waters and Andean peaks. She hired on for one delivery and fell
in love with both the excitement of the missions and her boss.
Jerrie and Jack Ford were engaged for two years...until he died
in an aircraft accident. Jerrie returned to her family in Ponca
City, Oklahoma, then proceeded to set three international distance
and speed records in a twin-engine Aero Commander. Clearly, she
had the right stuff.
NASA knew that. They also knew that the Russians were intending
to fly a woman into orbit. But America somehow lost its vision
and lost its chance at another first. On June 16, 1963, Cosmonaut
Valentina Tereshkova, a 26 year old Russian textile worker, became
the first woman in space.
Discouraged, but still with all the makings of a hero, Jerrie
Cobb took her plane and her desire to contribute something important
to humanity into the Amazon rain forest. For the last 35 years,
she's ferried antibiotics, seeds, clothes, doctors and hope to
the primitive Indian villages of Central and South America. Her
mission today serves 6 million living in Amazonia, covering parts
of Brazil, Colombia, Bolivia, Peru, Venezuela and Ecuador. In
places, the terrain is no more hospitable than the moon itself.
While she never received the honor of expanding humanity's reach
to the moon's cratered surface, she was nominated for a Nobel
Peace Prize for serving humanity's needs on this planet.
We love our heroes. We need our John Glenns and Jerrie Cobbs.
They're so important in defining who we are and what we stand
for. Perhaps now it's time that we validate that importance to
yet another American hero. Let's offer Jerrie Cobb that opportunity
to fly into space that we denied her so long ago. It's not too
late. She's fit and ready to go. A mission to study the Amazon
from space? Perhaps that or even helping build and operate the
International Space Station would be a fitting tribute to a woman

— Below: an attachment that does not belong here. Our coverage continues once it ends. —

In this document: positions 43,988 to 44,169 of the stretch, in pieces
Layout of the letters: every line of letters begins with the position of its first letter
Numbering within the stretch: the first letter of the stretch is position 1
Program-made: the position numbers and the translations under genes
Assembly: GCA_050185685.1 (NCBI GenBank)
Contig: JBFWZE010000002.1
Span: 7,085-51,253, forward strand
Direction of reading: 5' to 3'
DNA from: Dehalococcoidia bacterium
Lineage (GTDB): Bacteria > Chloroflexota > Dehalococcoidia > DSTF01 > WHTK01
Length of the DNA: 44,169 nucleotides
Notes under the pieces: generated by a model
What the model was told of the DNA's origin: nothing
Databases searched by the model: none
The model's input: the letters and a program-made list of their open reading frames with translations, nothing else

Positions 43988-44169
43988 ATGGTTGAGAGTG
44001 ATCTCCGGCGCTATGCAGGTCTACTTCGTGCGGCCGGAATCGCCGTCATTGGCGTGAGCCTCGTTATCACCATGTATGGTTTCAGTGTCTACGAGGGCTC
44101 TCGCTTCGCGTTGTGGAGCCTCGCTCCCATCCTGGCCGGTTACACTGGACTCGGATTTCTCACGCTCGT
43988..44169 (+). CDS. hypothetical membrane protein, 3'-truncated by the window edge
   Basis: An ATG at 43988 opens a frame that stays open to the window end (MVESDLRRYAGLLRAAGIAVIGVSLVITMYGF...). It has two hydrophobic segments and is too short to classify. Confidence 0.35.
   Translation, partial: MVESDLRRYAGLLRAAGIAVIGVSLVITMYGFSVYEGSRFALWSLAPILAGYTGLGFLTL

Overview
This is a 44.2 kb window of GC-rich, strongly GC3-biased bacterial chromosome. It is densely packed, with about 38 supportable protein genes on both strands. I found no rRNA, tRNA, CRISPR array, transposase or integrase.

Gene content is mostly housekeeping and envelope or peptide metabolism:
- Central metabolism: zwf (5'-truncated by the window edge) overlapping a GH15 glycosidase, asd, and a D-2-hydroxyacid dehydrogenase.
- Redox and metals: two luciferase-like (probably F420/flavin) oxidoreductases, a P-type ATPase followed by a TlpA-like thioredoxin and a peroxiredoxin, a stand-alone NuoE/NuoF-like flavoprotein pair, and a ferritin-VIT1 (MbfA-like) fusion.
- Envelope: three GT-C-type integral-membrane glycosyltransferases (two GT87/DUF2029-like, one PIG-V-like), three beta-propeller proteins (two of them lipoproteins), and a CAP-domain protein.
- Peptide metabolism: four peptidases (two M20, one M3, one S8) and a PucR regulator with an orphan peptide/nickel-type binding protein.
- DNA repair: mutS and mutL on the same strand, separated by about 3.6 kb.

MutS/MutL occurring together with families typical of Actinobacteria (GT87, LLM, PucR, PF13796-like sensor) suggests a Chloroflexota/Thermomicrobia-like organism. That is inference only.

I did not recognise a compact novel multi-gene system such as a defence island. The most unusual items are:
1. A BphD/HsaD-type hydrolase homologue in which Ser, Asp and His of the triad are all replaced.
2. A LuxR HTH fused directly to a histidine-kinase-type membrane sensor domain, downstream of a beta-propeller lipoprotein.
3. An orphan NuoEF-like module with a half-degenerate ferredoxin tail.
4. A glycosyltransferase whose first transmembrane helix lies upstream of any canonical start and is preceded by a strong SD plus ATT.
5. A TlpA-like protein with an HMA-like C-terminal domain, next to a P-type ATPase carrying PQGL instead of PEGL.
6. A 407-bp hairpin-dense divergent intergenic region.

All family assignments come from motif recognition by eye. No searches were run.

who still possesses so much of The Right Stuff.
Books of Interest:
The Mercury 13, The Untold Story
of Thirteen American Women and the Dream of Space Flight by Martha Ackmann.
Women Astronauts with CDROM by Laura S. Woodmansee.
Sally Ride, First American Woman
in Space by Carole Ann Camp.
A biography of Sally Ride, who in 1983 became the first American
woman to travel in space.
by Sonia W. Black
Find Where the Wind Goes, Moments
from My Life by Mae Jemison.
Dr. Mae Jemison--chemical engineer, scientist, teacher, and
the first African-American woman to go into space--shares the
story of her life. In this autobiography, she traces her life
from her childhood determination to fly into space to when she
made history as she blasted into orbit aboard the space shuttle
Allison Lassieur. Describes how astronauts are trained and how
they live and work in space and discusses some famous male and
female astronauts. Targeted for younger readers.
Countdown; A History of Space Flight T. A. Heppenheimer.
The race to put a man on the moon provided the perfect metaphor
for scientific achievement, one that challenged and captured
the public imagination. Yet in addition to its science-fiction
glamour, the space race served equally powerful and social objectives.
Countdown provides the first overview of the period that explores
the achievements and failures of all sides of the space race
in their full historical context.